It's where idealism lives, and mortality doesn't. It's where life's small sample size blows evrerything out of proportion… magnifying the little things because, really, you don't know that they're little things until later in life.
Youth is a funny place in life. It's where the Celtics stars were once upon a time… and where the Miami Heat's big guns are now. Cocksure megastars with U-Haul trucks full of money living in South Beach. Youth is their biggest asset. But, as with most big strengths, youth is also, perhaps, their biggest weakness.
Ask Paul Pierce. He knows. He new it back in 2007 when he was asked if their new "Big 3" would work five years before they were assembled.
"Man, truthfully? Five years ago? That's hard to say. That's the problem with young players. They're still trying to make their name in the NBA. As bad as it sounds, some of them put winning second," Pierce said. "Even though they might talk about how much they want to win, everybody knows they want to make a name for themselves. So we probably would have been in that position."
Five years before 2007, the Celtics would have been as old as the Miami Heat are now. Five years ago, Paul Pierce would have been trying to LeBron everything while Ray was pulling the Dwyane Wade "I used to be the go-to guy" act.
Things aren't always what they seem. Congregating three stars in one city isn't a guarantee for anything. The Celtics had other things that helped them succeed right away. The right coach. The right complementary pieces. The right ownership. And the right perspective.
It takes some perspective in life to really come to the best decisions. It's why people always say things like "if I only knew then what I know now…" The perspective of having played a LONG time in the NBA without winning a title showed Kevin Garnett, Paul Pierce and Ray Allen that there were things they truly, honestly needed to give up or share to make this work.
The Celtics, then, embraced a coaching philosophy and became willing cogs in that machine. They work in symphony on both ends of the court. The shots go to the player who can make them, not to the player who's up next in the "its your turn to score" rotation. They trust in their teammates and their organization.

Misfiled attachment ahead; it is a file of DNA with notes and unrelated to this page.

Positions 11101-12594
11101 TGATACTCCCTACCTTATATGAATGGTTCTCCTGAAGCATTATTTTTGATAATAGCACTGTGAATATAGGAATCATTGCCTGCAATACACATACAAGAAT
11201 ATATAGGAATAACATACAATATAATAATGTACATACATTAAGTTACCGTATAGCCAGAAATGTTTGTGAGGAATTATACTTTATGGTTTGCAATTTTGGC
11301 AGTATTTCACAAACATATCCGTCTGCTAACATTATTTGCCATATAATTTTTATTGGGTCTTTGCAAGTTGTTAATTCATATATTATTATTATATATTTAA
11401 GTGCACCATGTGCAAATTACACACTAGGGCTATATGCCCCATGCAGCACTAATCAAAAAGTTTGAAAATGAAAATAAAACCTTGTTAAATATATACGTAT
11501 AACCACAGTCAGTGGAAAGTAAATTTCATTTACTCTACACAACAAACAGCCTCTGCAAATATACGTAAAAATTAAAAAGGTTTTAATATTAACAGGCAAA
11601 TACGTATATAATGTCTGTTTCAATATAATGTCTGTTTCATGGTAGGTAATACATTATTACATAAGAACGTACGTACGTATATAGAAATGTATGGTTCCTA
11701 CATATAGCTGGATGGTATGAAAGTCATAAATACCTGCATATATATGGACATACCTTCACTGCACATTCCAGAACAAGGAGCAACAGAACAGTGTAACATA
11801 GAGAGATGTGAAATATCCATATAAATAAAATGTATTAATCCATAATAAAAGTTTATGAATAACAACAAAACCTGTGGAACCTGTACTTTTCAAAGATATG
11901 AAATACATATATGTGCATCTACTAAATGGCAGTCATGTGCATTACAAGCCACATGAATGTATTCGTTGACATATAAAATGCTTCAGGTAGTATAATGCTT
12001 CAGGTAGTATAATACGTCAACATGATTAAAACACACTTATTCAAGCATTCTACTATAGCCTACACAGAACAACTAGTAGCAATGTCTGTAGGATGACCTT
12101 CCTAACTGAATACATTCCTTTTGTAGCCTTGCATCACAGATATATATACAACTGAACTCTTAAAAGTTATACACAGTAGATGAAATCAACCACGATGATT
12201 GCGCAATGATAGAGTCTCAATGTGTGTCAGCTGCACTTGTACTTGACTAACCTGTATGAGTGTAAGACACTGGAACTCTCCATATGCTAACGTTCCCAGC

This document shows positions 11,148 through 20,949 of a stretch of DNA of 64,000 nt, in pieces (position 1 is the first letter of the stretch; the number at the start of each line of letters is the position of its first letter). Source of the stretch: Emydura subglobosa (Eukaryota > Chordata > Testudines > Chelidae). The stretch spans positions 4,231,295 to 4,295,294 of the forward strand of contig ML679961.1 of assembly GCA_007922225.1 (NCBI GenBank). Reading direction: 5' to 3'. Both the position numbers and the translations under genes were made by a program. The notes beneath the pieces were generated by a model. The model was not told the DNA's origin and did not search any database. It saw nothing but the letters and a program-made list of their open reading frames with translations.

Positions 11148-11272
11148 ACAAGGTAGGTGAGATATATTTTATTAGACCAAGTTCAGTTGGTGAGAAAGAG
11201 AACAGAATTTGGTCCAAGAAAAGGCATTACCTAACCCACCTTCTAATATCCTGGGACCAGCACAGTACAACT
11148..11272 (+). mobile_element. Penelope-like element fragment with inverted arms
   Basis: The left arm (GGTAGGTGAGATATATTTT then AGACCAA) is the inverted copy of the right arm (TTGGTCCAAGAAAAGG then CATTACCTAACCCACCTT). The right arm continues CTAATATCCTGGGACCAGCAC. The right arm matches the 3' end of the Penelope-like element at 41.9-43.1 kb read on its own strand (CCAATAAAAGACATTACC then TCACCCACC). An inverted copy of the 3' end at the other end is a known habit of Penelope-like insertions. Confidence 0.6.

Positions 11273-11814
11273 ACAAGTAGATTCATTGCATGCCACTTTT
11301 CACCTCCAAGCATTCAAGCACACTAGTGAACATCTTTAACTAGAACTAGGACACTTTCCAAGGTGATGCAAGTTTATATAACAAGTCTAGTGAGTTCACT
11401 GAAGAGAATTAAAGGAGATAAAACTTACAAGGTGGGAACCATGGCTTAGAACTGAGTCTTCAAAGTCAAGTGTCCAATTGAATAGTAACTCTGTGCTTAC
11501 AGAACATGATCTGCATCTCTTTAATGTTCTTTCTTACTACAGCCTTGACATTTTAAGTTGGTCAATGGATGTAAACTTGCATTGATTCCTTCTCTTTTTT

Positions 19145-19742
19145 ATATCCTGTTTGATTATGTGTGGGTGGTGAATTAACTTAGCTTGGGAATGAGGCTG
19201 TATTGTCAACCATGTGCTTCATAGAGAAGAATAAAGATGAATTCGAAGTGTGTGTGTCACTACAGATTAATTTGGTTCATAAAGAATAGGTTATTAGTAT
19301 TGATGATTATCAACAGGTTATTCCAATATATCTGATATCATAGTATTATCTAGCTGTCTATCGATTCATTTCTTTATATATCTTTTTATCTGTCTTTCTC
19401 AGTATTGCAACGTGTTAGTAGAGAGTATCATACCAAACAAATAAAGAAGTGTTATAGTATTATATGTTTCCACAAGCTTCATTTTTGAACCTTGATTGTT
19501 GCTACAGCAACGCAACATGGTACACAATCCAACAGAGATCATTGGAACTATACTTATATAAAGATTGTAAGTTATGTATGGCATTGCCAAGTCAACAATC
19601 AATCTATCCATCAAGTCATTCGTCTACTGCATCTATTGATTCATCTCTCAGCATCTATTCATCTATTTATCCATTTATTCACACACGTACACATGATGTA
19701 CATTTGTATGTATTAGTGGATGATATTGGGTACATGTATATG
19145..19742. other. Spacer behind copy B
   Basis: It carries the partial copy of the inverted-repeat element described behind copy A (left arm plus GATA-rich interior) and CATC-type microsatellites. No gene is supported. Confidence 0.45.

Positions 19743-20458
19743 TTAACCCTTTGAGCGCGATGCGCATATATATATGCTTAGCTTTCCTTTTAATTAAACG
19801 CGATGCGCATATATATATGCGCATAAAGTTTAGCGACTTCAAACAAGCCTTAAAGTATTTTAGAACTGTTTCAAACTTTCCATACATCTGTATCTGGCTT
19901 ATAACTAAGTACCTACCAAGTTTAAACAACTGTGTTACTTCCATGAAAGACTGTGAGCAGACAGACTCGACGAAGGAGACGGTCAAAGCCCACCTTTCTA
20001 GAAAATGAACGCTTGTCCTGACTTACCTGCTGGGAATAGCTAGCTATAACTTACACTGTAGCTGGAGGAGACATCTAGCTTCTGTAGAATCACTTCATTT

The Heat haven't gotten there yet. Their coach doesn't command their stars respect. Instead, he tries to find ways to keep them all happy. The stars are looking to find defined roles rather than let the flow of the game dictate who will get what on a certain night. One star has already won a title being "the man" and now is being asked to take a step back so the guy without a title can dominate the ball in late game situations.
And that guy, LeBron, is still too young to give up any bit of the spotllight. He's too young to look at what the Celtics have done and really grasp the inner workings of building a championship team. He lacks the proper perspective to be part of a champion. He still wants… and needs… to be the guy who "leads his team" to a title.
But who led the Celtics in 2008? Pierce? Garnett? Ray?
There's a lot that goes into building a title. Miami has more flaws than the lack of perspective that plagues LeBron James. But until Miami stops becoming Cleveland-South when the going gets tough, They're not going to be anywhere close to following the Celtics blueprint. Because the Celtics blueprint calls for more than just throwing three stars together in a city. Until the Heat realize that, they're going to be what they are right now: Deeply flawed.